Habsburg-Papal Relations

A.) Traditional Habsburg Church Policy

Since 1438, the Habsburg family held firmly on to the elective title of Roman (German) King, which qualified them for the prestigious title of Holy Roman Emperor - only this required a coronation undertaken by the pope himself. As this act required good relations between the current pope and the Roman king, the latter often had to wait for the right occasion. King Albrecht II. (1438-1439) was not crowned emperor at all; his successor Frederick III. was crowned Roman king in 1440, emperor in 1452. Maximilian I., crowned king in 1486, has assumed the title of emperor without formal act of coronation in 1508.
It should be remembered that Roman King Sigismund (1410-1437, Emperor 1433-1437) had been the driving force behind the COUNCILS OF KONSTANZ (Constance) and BASEL which ended the GREAT SCHISM and thus had reunited the Catholic church, had reestablished the papacy in Rome (Sigismund not belonging to the Habsburg, but the preceding Luxemburg dynasty). The prestigious, difficult to retain title of Emperor thus bound the Habsburg family to Catholic faith; the family traditionally has supported the church.

B.) The Papacy and Early 15th Century Diplomacy

The Papacy always had been both a spiritual and a political authority. NICCOLO MACHIAVELLI blamed the papacy as the force which was to blame for Italy's fragmentation and her inability to fend off foreign (French, Spanish, Imperial) invasions. This criticism is justified, as papal diplomacy traditionally was concerned to establish (and use) a balance of power in Italy and Europe.
In the late 15th century, Italy's leading states (Venice, Florence, Milan) were no longer capable of maintaining that balance; France and Spain had replaced them as the major players. The Italian political map had changed frequently, the country being the stage for a series of wars with implications far beyond Italy's borders, and the PAPAL STATE participated in these, most notably Pope JULIUS II., whom Erasmus, because of his bellicose policy, mocked (Julius Exclusus - Julius barred from Heaven).

C.) Charles V. and the Papacy

Charles V. personified the success of Habsburg marriage diplomacy; in quick succession he inherited the Burgundian lands (Low Countries), Spain, the Austrian lands, the Bohemian lands and what remained of Hungary after the Battle of Mohacs (1526); in addition he was elected Roman king (1520) and assumed the title of Emperor (although not crowned until 1530).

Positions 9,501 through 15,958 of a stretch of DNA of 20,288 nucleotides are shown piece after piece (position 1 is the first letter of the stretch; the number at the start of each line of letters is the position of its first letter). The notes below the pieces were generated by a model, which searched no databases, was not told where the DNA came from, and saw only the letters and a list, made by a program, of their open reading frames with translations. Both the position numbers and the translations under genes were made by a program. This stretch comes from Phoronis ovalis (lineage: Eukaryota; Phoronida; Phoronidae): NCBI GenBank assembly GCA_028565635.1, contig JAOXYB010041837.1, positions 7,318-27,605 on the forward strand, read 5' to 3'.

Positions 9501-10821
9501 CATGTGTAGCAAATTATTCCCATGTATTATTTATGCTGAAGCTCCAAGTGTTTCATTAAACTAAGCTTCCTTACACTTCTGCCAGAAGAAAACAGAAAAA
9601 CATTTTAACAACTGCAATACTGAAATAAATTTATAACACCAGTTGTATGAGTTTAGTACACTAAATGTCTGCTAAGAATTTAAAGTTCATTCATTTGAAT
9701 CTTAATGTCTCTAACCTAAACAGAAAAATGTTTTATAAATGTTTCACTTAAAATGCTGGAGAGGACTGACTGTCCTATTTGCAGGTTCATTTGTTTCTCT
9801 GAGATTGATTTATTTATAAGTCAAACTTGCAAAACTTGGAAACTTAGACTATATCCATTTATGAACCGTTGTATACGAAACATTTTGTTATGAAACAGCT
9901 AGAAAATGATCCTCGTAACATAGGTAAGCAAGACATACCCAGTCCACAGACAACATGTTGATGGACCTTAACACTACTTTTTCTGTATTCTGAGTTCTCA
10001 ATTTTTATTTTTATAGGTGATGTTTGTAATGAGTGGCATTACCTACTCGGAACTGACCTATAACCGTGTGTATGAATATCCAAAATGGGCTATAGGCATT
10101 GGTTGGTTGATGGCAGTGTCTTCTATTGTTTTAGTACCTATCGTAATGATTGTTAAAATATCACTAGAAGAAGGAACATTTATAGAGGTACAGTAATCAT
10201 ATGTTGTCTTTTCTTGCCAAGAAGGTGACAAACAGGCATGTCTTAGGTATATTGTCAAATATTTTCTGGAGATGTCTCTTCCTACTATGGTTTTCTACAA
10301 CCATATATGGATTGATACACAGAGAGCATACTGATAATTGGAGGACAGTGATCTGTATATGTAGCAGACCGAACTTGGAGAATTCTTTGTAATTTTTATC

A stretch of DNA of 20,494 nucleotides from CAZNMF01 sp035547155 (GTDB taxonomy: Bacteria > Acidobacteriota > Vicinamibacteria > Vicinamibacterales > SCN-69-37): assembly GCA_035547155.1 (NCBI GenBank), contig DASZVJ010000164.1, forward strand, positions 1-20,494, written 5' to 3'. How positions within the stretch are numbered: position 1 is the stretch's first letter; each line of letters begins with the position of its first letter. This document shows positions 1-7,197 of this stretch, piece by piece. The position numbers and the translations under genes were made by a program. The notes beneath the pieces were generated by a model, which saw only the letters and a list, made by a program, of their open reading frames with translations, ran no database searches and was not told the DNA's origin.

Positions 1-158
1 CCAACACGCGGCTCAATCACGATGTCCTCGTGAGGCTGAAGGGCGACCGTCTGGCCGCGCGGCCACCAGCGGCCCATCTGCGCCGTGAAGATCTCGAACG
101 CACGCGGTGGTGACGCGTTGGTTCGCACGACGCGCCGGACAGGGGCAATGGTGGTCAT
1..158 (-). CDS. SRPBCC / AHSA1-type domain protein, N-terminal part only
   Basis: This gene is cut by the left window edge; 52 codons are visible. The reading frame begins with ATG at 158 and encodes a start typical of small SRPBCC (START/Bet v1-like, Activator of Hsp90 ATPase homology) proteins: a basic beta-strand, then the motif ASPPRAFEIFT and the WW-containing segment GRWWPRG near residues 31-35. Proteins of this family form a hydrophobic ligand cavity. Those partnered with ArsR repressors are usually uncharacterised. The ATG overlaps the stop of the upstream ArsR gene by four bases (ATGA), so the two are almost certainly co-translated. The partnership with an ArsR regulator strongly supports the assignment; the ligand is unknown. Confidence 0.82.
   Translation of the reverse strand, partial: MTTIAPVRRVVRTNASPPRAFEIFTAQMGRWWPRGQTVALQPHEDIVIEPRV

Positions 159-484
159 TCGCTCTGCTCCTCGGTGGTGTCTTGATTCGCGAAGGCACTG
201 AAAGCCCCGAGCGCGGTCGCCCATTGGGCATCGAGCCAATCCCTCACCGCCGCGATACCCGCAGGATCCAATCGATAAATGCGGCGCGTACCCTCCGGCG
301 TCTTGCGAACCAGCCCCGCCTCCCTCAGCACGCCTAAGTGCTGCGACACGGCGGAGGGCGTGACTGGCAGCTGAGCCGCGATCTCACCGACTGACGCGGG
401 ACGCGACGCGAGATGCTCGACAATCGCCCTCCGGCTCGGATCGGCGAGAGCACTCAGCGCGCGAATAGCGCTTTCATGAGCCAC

This sudden change in Europe's political map, this unprecedented concentration of power in the hands of one man, had to be of great concern to the papacy which traditionally was interested in maintaining the balance of power in Europe.
Popes were elected, too; when Leo X. - the pope who excommunicated Martin Luther - died in 1521, he was succeeded by a man regarded the Emperor's pope, HADRIAN VI. (1522-1523), the only Dutchman ever elected; he died soon afterward, succeeded by CLEMENT VII. (1523-1534) who had been elected with French support and whose sympathies lay with France. France and the (yet uncrowned) Emperor fought a lengthy war over MILAN; in 1525 King Francis I. of France was taken prisoner, the balance of power threatened. In 1526 the pope joined the HOLY LEAGUE OF COGNAC, an anti-Habsburg coalition; on May 6th 1527, Imperial troops occupied and sacked Rome (SACCO DI ROMA) - an unprecedented event. Pope Clement VII. was terrified; on February 24th 1530 he crowned Charles V. Emperor. In 1533 he refused to grant Henry VIII. a dispense for a divorce from his wife Catherine of Aragon, a relative of the Emperor.
The successors of Clement VII., Paul III. (1534-1549), Julius III. (1549-1555), Marcellus II. (1555) and Paul IV. (1555-1559) were more cautious, not to provide the Emperor with an excuse to repeat the occupation of Rome. Paul III. called for general councils to be convened in Italy (Mantua 1536, Vicenza 1537), the choice of location being important - located in Italy, where the numerical majority of the Italian clergy would dominate. Yet both councils did not register sufficient support. Only when a council was called for to convene at Trent, within the Holy Roman Empire (1542, 1545) was it possible for the Emperor to agree. In 1544, France and the Emperor had concluded peace, and French delegates could attend, too.
The council did not take the direction the Emperor intended; he wanted to make it possible for representatives of the German protestants to join (therefore the location on Imperial soil, where he could guarantee their safety). The political situation in the Empire was volatile; the Empire was very poorly represented. The council early on took an uncompromising course, and in the Empire the SCHMALKALDIC WAR broke out (1546-1547).
In 1547 the council, dominated by Italian clergy, decided to relocate to Bologna; Emperor Charles V. refused recognition, and in 1551 it was reconvened in Trent. The events of 1552 - the sudden march of Maurice of Saxony's protrestant army on the Imperial residence of Innsbruck, and the subsequent PEACE OF AUGSBURG, recognized the Lutheran reformation in Germany. The slim chance for reconciliation between Catholics and Protestants, striven for by Charles V., was no longer; in the Council of Trent, the uncompromising forces which wanted to brand and treat the protestants as heretics, prevailed.

Rome Sacked (1527), from Old News
The Invasions of Italy 1494-1527. Machiavelli and Giuccardini, by Bill Gilbert
Italian Wars 1494-1559, from encyclopedia.com
REFERENCE Franz Xaver Seppelt, Georg Schwaiger, Geschichte der Päpste (History of the Popes), München : Kösel 1964

This page is part of World History at KMLA
First posted on January 23rd 2003, last revised on November 15th 2004

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